Nikolai

Prospect, Inactive

Commodities and mineralogy

Main commodities Cu
Ore minerals bornite; chalcopyrite; malachite; pyrite; pyrrhotite
Gangue minerals calcite; epidote; quartz

Geographic location

Quadrangle map, 1:250,000-scale MC
Quadrangle map, 1:63,360-scale B-5
Latitude 61.4637
Longitude -142.6765
Nearby scientific data Find additional scientific data near this location
Location and accuracy This prospect is on the north fork of Nikolai Creek (MacKevett, 1974). It is at an elevation of about 4,300 feet, 2,000 feet east-southeast of elevation 4670, and 1,500 feet west of the center of section 2, T. 5 S., R. 15 E. of the Copper River Meridian. This is locality 75 of MacKevett (1976) and it is accurately located. Cobb and MacKevett (1980) include this prospect under the name 'Nikolai'. This mine is shown on the McCarthy B-5 topographic map (1994 edition).

Geologic setting

Geologic description

This prospect consists of two iron-stained quartz-calcite-epidote veins, 1 to 4 feet thick, that contain bornite, chalcopyrite, pyrite, pyrrhotite, and malachite (Miller, 1946). The veins are localized in shear zones that cut Triassic Nikolai Greenstone about 150 feet below the contact with overlying Triassic Chitistone Limestone. The veins were first staked in 1899 and 7 claims were patented in 1904. About 300 feet of underground workings, completed by 1911, explored the deposits. Perhaps 1,500 tons of material that contain 25 percent or more copper were delineated (Miller, 1946). Copper mineralization is common in Nikolai Greenstone and is thought to have accompanied regional deformation and low-grade metamorphism in the Late Jurassic to Early Cretaceous (MacKevett and others, 1997).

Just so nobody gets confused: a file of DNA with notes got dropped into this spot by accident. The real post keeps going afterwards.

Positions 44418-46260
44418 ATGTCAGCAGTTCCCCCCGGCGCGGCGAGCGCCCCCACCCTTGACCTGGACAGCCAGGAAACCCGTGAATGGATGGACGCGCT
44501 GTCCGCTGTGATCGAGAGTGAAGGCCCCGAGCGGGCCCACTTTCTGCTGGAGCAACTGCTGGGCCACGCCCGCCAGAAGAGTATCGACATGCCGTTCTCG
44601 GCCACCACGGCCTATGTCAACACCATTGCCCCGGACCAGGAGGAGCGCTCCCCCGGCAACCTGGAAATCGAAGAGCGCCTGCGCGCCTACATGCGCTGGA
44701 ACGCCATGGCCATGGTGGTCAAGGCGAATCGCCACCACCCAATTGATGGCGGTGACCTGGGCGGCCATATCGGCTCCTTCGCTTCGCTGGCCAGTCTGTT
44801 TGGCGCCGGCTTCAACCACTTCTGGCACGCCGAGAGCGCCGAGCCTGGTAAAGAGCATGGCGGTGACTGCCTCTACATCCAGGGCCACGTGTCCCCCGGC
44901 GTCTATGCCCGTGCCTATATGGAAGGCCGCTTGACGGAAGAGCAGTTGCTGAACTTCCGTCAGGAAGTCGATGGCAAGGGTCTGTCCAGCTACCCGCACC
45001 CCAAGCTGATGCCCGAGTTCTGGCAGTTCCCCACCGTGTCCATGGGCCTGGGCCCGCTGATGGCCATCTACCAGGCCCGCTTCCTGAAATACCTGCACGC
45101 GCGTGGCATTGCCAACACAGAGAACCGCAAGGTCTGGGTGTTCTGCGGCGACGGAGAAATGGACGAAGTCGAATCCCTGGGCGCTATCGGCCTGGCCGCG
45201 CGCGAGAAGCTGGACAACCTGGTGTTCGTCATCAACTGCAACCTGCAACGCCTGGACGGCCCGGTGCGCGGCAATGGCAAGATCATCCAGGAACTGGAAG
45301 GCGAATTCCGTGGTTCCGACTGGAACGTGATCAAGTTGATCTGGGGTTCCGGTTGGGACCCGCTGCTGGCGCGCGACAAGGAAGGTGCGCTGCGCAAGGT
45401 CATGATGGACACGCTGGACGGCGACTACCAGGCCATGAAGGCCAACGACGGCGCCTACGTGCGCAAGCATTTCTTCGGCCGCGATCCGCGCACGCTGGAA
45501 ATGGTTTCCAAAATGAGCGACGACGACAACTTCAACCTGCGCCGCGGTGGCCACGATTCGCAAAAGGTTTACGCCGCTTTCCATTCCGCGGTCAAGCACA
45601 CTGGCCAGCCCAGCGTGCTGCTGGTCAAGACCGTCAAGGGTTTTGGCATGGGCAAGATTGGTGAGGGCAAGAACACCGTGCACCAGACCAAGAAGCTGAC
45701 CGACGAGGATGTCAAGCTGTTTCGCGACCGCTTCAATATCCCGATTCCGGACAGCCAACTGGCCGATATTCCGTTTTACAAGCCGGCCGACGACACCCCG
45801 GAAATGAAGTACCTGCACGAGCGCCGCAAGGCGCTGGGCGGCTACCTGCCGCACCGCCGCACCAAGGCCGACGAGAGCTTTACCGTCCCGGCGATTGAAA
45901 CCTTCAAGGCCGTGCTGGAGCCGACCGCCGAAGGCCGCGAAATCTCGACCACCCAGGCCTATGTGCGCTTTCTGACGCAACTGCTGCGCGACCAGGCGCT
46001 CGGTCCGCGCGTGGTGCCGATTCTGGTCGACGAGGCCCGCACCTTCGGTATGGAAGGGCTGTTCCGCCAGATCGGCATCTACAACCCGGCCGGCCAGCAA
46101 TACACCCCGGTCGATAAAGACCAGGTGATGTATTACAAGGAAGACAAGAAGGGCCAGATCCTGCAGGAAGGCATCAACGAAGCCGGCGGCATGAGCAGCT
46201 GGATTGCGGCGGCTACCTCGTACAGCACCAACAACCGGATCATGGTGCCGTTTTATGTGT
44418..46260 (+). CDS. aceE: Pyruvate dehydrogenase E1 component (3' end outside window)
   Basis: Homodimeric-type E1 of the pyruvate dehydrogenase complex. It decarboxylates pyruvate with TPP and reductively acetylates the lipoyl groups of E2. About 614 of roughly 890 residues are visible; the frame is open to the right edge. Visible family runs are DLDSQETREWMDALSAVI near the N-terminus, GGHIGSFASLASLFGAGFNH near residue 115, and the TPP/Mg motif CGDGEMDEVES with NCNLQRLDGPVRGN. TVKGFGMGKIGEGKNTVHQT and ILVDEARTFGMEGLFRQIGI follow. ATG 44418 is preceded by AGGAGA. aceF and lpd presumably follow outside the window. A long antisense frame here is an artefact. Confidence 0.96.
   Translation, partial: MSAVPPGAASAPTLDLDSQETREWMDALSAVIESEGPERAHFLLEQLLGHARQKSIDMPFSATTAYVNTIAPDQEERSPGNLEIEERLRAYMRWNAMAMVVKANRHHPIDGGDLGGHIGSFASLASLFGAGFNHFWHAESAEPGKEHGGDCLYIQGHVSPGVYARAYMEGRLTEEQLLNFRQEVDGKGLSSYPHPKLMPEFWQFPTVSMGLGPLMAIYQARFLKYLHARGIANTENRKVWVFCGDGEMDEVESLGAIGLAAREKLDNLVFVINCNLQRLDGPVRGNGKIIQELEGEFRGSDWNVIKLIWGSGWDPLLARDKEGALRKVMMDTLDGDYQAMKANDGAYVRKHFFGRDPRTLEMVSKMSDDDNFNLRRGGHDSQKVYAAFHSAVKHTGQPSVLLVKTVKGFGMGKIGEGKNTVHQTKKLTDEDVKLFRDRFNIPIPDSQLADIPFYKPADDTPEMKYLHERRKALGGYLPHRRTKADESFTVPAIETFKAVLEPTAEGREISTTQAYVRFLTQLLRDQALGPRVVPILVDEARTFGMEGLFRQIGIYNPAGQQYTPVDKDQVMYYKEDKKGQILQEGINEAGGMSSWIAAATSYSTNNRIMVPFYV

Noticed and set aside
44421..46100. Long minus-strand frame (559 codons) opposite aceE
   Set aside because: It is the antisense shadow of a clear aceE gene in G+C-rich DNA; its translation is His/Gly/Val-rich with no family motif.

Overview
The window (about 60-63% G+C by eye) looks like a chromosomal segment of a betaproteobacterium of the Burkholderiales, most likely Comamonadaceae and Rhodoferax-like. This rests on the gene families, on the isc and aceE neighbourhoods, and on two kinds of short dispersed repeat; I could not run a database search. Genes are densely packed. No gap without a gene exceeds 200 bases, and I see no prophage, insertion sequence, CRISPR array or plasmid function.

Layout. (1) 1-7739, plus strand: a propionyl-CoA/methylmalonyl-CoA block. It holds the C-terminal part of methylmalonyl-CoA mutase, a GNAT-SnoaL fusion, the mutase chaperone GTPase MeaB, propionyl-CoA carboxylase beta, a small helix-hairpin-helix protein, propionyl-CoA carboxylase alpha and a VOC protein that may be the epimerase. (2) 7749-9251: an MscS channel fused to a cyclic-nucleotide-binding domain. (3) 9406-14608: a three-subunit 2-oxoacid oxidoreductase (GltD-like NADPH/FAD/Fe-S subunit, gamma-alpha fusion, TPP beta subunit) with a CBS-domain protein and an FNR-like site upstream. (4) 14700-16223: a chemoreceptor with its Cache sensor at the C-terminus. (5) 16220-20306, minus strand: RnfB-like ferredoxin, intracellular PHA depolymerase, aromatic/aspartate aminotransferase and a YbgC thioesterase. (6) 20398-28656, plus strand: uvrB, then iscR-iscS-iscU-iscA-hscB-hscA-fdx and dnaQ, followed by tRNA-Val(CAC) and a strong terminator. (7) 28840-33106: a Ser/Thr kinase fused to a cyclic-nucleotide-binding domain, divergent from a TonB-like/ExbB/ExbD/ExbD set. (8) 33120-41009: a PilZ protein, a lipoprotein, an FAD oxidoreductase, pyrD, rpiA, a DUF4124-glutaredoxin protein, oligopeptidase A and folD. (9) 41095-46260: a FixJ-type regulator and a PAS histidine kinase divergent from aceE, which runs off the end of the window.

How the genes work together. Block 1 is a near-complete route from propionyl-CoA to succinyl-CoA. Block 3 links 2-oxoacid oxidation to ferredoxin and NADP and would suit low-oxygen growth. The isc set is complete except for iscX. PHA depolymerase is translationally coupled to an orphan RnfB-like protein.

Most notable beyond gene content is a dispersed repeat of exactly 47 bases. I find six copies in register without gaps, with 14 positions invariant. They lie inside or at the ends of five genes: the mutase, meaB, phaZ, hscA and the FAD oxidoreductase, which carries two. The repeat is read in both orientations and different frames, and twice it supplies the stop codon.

Geologic map unit (-142.678572507273, 61.4632657789515)
Mineral deposit model Kennecott-type copper deposit (after MacKevett and others, 1997)
Age of mineralization Cretaceous? Copper mineralization is common in Nikolai Greenstone and is thought to have accompanied regional deformation and low-grade metamorphism in the Late Jurassic to Early Cretaceous (MacKevett and others, 1997).
Alteration of deposit Oxidation.

Production and reserves

Workings or exploration The veins were first staked in 1899 and 7 claims were patented in 1904. About 300 feet of underground workings, completed by 1911, explored the deposits and perhaps 1,500 tons of material with 25 percent or more copper were delineated (Miller, 1946).
Indication of production None
Reserve estimates About 1,500 tons of material with 25 percent or more copper were delineated by underground exploration (Miller, 1946).

Additional comments

The locality is in the Wrangell-Saint Elias National Park and Preserve.

References